ineligible to citizenship; that is the ruling to-day of every State in the Union where application has been made for citizenship by Japanese. It is evidenced as well that there can be no discrimination, by the Constitution of the State of California adopted in 1879, where our organic law declared that the presence of those ineligible to citizenship among us is a menace to our State. It is evidenced again that there is no discrimination to-day in the use of those terms by the fact that in our marriage laws we will not permit Japanese and our people to intermarry. It is evidenced again to-day by the enactment of Washington and the enactments of the State of Arizona, and from all of these I insist, and I insist only as I say by way of argument-or academically if you choose to put it so, -I insist that we are within our rights in enacting a statute of the character that is contemplated; that it is not discriminatory against Japan and that, in enacting that statute, there can be no just cause for offense on the part of Japan or any other nation that is excluded from citizenship by the laws of the United States."

235 Governor Johnson was supported throughout by the Progressive leaders of California. Congressman Kent, for example, under date of April 26, telegraphed Governor Johnson from Washington his support as follows:

"Accept my thanks and congratulations for your brave stand. Opinion universally with you here. Any demand by foreign Nations that we should regulate our international affairs to suit them is hostile impudence. Treaty making power not supreme in such question as ours.

them an interest in and responsibility for international relations.” 236

Senator Lee C. Gates of Los Angeles, on behalf of the Legislature, spoke in farewell of the Secretary. Gates expressed profound appreciation and gratitude for the interest the Federal Government had taken in the problem, and assured him and the President "that though we may differ in the phraseology and terms which we may feel necessary to employ in legislation of the kind which is the subject of the visit of the Secretary of State, that we do it with the profoundest respect for the opinions of the Secretary of State and of the President which has animated this visit, and if we feel impelled to depart in the slightest degree from the advice of the President in this particular, we must still do it with the highest respect for the wishes of the Chief Executive of the Nation.” 237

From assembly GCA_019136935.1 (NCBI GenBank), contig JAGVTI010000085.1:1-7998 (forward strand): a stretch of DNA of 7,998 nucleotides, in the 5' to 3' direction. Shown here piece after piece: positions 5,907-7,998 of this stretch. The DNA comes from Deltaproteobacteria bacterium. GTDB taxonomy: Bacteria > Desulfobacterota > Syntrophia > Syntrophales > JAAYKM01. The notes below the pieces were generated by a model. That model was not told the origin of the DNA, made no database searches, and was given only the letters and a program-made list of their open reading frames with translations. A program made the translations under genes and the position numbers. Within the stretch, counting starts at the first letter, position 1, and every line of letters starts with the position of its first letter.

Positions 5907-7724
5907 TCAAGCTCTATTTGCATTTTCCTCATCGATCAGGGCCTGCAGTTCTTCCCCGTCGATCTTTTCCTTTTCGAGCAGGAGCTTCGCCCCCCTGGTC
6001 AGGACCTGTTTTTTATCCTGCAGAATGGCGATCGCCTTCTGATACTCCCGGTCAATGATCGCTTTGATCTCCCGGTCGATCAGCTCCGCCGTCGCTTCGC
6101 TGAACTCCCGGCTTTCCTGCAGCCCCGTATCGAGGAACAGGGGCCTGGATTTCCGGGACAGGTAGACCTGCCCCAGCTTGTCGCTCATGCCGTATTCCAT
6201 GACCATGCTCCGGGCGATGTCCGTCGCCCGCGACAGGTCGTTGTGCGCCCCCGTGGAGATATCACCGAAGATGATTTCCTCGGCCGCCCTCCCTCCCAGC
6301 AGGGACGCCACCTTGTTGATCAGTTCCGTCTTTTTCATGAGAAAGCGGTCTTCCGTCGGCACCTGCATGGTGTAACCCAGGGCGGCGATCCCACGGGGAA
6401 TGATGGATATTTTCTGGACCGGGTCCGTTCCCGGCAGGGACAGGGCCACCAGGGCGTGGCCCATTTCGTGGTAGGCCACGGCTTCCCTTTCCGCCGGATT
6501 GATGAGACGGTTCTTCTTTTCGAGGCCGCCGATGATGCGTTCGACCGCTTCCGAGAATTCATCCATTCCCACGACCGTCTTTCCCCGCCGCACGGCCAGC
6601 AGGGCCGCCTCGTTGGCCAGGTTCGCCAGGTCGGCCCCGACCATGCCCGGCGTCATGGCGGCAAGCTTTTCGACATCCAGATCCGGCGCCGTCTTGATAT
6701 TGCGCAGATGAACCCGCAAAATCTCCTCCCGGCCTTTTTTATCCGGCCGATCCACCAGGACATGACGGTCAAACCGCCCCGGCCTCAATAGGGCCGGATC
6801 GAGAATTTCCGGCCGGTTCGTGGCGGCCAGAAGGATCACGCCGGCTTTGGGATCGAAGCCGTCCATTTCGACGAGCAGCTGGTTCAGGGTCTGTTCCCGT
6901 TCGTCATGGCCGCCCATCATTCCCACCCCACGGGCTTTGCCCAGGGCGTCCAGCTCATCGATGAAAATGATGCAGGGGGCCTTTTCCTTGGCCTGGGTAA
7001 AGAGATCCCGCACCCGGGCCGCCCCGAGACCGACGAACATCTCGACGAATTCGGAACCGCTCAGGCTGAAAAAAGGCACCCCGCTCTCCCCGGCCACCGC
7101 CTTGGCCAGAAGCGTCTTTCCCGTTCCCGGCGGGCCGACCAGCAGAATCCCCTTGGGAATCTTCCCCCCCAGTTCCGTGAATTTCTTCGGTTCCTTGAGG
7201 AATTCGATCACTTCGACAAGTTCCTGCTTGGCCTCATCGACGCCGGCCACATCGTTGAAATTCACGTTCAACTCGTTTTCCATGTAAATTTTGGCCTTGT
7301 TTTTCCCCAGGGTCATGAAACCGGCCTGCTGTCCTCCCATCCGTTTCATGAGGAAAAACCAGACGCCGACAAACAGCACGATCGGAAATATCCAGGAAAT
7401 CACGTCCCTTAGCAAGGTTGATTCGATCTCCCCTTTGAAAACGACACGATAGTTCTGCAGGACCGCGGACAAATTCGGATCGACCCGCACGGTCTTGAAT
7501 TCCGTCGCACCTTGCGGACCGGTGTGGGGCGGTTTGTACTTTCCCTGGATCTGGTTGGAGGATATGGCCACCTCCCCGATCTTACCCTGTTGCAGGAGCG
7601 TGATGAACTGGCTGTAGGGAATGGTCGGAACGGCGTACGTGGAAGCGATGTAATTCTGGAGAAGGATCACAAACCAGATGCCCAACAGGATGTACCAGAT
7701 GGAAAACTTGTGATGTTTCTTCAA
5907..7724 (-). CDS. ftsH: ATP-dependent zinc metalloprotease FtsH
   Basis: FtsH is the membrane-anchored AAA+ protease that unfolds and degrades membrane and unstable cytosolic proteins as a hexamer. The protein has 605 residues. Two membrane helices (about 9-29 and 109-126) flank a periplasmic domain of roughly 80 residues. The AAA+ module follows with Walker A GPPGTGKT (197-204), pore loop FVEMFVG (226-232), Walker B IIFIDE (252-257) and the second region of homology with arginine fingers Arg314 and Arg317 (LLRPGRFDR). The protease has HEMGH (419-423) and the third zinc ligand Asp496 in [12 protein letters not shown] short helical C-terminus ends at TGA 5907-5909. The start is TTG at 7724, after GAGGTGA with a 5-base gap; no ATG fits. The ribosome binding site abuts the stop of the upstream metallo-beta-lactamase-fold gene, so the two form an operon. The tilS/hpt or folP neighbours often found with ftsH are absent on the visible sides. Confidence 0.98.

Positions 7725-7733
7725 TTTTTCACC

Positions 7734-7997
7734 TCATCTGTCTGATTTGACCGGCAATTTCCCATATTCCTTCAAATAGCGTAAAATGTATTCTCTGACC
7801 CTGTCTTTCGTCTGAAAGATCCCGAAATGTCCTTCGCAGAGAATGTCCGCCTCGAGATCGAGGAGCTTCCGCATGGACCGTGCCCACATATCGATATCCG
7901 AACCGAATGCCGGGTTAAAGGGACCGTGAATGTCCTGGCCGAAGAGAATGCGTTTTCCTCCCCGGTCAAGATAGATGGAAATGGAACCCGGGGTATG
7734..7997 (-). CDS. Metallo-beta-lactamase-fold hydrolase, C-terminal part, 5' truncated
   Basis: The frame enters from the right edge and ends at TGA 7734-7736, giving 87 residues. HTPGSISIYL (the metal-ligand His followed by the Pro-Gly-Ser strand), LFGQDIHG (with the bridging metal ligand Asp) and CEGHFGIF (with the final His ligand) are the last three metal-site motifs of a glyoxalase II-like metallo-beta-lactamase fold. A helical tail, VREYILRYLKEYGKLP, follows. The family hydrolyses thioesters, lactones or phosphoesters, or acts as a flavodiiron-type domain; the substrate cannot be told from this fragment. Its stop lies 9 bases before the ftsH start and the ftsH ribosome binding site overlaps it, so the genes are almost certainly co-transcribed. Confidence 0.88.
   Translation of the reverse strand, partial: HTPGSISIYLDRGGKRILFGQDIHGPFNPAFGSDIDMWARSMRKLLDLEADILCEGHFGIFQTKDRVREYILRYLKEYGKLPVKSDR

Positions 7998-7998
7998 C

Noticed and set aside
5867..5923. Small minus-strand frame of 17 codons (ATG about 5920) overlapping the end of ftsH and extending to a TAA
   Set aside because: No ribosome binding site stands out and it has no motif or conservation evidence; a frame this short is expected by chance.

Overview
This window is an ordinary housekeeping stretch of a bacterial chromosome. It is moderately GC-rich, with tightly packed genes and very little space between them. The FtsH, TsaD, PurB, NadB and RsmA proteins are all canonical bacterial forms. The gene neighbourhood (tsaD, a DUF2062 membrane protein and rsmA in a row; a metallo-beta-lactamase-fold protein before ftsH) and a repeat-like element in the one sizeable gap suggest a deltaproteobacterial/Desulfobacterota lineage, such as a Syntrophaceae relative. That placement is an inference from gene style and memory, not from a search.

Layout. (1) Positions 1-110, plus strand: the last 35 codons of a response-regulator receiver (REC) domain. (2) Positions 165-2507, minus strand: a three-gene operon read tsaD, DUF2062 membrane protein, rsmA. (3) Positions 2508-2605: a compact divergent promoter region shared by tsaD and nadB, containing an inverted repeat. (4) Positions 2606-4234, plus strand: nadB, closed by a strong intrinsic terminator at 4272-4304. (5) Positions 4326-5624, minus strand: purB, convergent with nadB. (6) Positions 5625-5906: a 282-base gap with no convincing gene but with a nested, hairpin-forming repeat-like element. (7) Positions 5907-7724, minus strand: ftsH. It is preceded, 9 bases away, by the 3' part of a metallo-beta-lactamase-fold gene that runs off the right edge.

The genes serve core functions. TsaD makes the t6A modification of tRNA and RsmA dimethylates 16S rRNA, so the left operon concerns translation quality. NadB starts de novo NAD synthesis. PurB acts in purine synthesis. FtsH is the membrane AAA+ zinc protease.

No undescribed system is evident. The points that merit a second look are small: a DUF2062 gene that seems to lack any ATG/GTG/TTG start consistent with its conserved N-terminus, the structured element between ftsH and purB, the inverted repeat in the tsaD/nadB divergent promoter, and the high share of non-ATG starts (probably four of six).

And Bryan left Sacramento.

The California Legislature, even before the Secretary's departure, had proceeded to enact a measure which affected Asiatics alone, but with the words "ineligible to citizenship" ingeniously avoided.

236 Bryan's farewell speech will be found in full in the appendix.

237 Senator Gates' reply to Bryan's farewell speech will be found in the appendix.

CHAPTER XX.

HENEY-WEBB BILL PASSED.

Even before Bryan had left Washington, considerable progress had been made in framing a measure which would bar Asiatics from land ownership and at the same time give the Japanese no just grounds for complaint. One of the principal objections raised to such legislation had always been that the treaty rights of the peoples affected must be preserved. Franc J. Heney conceived the idea of a measure which should give to the Japanese all the rights of land ownership guaranteed them by treaty, and no more. This idea was made the basis of the measure finally enacted.

238

238 The clause in the treaty between Japan and this country which touches upon land ownership reads:

“The citizens or subjects of each of the High Contracting Parties shall have liberty to enter, travel and reside in the territories of the other to carry on trade, wholesale and retail, to own or lease and occupy houses, manufactories, warehouses and shops, to employ agents of their choice, to lease land for residential and commercial purposes, and generally to do anything incident to or necessary for trade upon the same terms as native citizens or subjects, submitting themselves to the laws and regulations there established.”

The treaty further provides that “the dwellings, warehouses, manufactories and shops of the citizens or subjects of each of the High Contracting Parties in the territories of the other, and all premises appertaining thereto used for purposes of residence or commerce shall be respected."

Up to this point in the treaty there is:

(1). Nothing that obligates the United States to permit Japanese in this country to acquire and hold title in land for any purpose.

(2) Nothing that obligates the United States to permit the Japanese to lease land for agricultural purposes, although provision is made for permitting them to lease land for residential and commercial purposes.

But the treaty further provides, that unless expressly set forth to the contrary, concessions granted by the United States to citizens of other countries shall be granted to citizens of Japan.

Members of the Legislature differed in their opinion of the effect of this "most favored nation" clause upon the right of the State to enact laws that would exclude Japanese from the soil.